# Why doesn't the fusion process of the sun speed up?

Am I correct in saying that the fusion process of the sun is constant, i.e. X amount of fusion happens per day, more or less? Why does this not speed up, i.e. one fusion event creates energy for two fusion events, etc.? Does every collision of atom cause a fusion event, or is the probability small for a fusion event to happen thus it's not a runaway reaction? I have heard that the probability for fusion event to happen is only 1 in 1012 for every collision.

• The energy produces by fusion in the core is almost exactly balanced by energy lost by diffusion of radiation from the core. – Martin Bonner supports Monica Mar 18 '19 at 13:14
• @MartinBonner I would agree with this - my question is that does every collision overcome the coulomb barrier or only a limited amount / percentage and why do you not have a run away reaction - ie more energy more diffusion – Kallie Mar 18 '19 at 14:56
• Fusion process is temperature sensitive. Becasue a star is typically staying in a hydrodynamic equilibrium, the temperature does not change, i.e., the fusion rate is constant. – Kornpob Bhirombhakdi Mar 18 '19 at 15:38
• If now were at a point in time where it were speeding up rapidly, we wouldn't be here to see it. ;-) So you can assume now is a time where the speed is fairly close to equilibrium – R.. GitHub STOP HELPING ICE Mar 19 '19 at 17:03
• One point is vaguely suggested in the question that is wrong, namely that there should be a direct relation between successive fusion events. A fusion event simply contributes to the general thermal energy, and it is thermal movement that cause fusion events; unlike in nuclear fission, a fusion event does not produce reaction products that directly spark other fusion events. So the only question that remains is how globally energy production and loss to the environment are balanced. – Marc van Leeuwen Mar 21 '19 at 7:30

Am I correct in saying that the fusion process of the sun is constant, i.e. X amount of fusion happens per day, more or less?

Yes, at least over human timescales. You could reasonably expect the fusion rate within the sun to be the same today as a few thousand years ago or into the future, give or take some small fraction.

Why does this not speed up, i.e. one fusion event creates energy for two fusion events, etc.?

The energy released by fusion is quickly distributed as thermal energy in the centre of the sun, and the temperature difference between surface (around 6000K) and centre (estimated 15 million K) drives an energy flow from hot to cold.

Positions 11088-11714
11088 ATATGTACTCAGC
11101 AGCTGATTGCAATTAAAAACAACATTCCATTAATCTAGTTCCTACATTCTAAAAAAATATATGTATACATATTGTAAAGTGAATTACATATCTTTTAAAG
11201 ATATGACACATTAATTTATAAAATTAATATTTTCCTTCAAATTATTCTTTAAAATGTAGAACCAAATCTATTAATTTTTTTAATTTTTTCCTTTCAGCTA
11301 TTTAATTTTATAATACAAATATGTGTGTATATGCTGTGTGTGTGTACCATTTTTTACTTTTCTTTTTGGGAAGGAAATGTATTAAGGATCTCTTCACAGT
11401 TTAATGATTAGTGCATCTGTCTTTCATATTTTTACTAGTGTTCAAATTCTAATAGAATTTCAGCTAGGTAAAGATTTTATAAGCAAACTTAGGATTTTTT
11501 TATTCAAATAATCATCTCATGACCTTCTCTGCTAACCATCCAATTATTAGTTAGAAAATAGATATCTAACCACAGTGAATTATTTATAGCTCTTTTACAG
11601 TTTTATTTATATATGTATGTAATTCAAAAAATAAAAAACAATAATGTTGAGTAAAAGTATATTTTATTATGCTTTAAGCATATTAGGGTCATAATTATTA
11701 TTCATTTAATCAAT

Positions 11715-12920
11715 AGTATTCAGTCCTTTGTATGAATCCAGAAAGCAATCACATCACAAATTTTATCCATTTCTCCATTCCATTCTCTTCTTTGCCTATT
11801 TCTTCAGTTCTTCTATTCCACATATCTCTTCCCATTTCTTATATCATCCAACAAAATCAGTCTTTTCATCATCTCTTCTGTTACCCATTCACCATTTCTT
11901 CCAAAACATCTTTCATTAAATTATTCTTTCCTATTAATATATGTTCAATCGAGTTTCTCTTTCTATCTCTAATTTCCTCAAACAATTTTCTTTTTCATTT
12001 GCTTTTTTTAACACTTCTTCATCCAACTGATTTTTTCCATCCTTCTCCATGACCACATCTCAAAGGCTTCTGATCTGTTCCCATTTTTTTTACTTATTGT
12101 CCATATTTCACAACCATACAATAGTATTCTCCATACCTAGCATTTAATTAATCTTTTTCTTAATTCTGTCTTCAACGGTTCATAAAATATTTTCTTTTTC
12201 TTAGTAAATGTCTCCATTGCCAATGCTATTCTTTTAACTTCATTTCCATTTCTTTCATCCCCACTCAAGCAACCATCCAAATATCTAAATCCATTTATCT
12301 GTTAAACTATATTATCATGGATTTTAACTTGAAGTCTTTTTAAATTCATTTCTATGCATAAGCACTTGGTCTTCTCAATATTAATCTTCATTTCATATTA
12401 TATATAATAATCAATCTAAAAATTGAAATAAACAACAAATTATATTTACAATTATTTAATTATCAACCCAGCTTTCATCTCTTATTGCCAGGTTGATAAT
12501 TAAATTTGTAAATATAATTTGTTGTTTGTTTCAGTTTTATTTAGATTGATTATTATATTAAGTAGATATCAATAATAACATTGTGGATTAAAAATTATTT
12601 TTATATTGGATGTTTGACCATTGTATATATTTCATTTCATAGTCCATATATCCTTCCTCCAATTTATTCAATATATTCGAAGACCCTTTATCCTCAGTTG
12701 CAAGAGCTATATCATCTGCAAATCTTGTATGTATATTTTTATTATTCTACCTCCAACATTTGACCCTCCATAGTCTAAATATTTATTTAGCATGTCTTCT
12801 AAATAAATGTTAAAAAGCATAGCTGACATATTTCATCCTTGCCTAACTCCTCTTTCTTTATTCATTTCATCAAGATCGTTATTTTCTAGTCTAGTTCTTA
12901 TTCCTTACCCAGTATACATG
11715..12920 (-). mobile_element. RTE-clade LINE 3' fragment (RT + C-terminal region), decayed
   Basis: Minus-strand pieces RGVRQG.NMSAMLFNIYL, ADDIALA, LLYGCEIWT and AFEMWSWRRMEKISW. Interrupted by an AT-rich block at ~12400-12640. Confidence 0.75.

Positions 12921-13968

Does every collision of atom cause a fusion event, or is the probability small for a fusion event to happen thus it's not a runaway reaction?

Fusion in the sun is not a runaway nuclear reaction (like a critical mass of uranium in a fission reaction).

It is possible in theory to have runaway fusion events, but the pressure and temperature for these to happen are not approached in the core of the sun. For stable stars like the sun, the forces and energy flows are in equilibrium - if the core grew slightly hotter, then the pressure would increase and the star expand slightly against the force of gravity to compensate. Interesting things happen when stars fall out of equilibrium and runaway fusion ignition can happen in some scenarios.

In addition, this equilibrium point moves during the lifetime of a star as its mix of elements changes due to fusion. This is predictable for many stars and forms the basis of the main sequence stars in the Hertzsprung-Russell diagram

I have heard that the probability for fusion event to happen is only 1 in 10^12 for every collision

I don't know the accuracy of that, but it seems reasonable. The definition of "collision" becomes somewhat arbitrary in such a hot dense environment. If you only include approaches close enough to make the strong nuclear force dominate the interaction, the ratio could be higher.

Another fact that I found interesting in the same area is that the power density from fusion - i.e. the Watts per cubic metre of substance - in the sun is roughly the same as that found in a typical compost heap. It is a very different environment to the inside of a fusion reactor experiment or a fusion bomb, which have much higher power densities.

• Re your last point, I find it fascinating that the sun's mighty power output tells us less about the power of fusion, and more about just how big the sun is! And it shows that the idea that a reactor is "recreating the power of the sun" is sort of unenlightening... the sun is doing it the easy way :-) – SusanW Mar 18 '19 at 19:05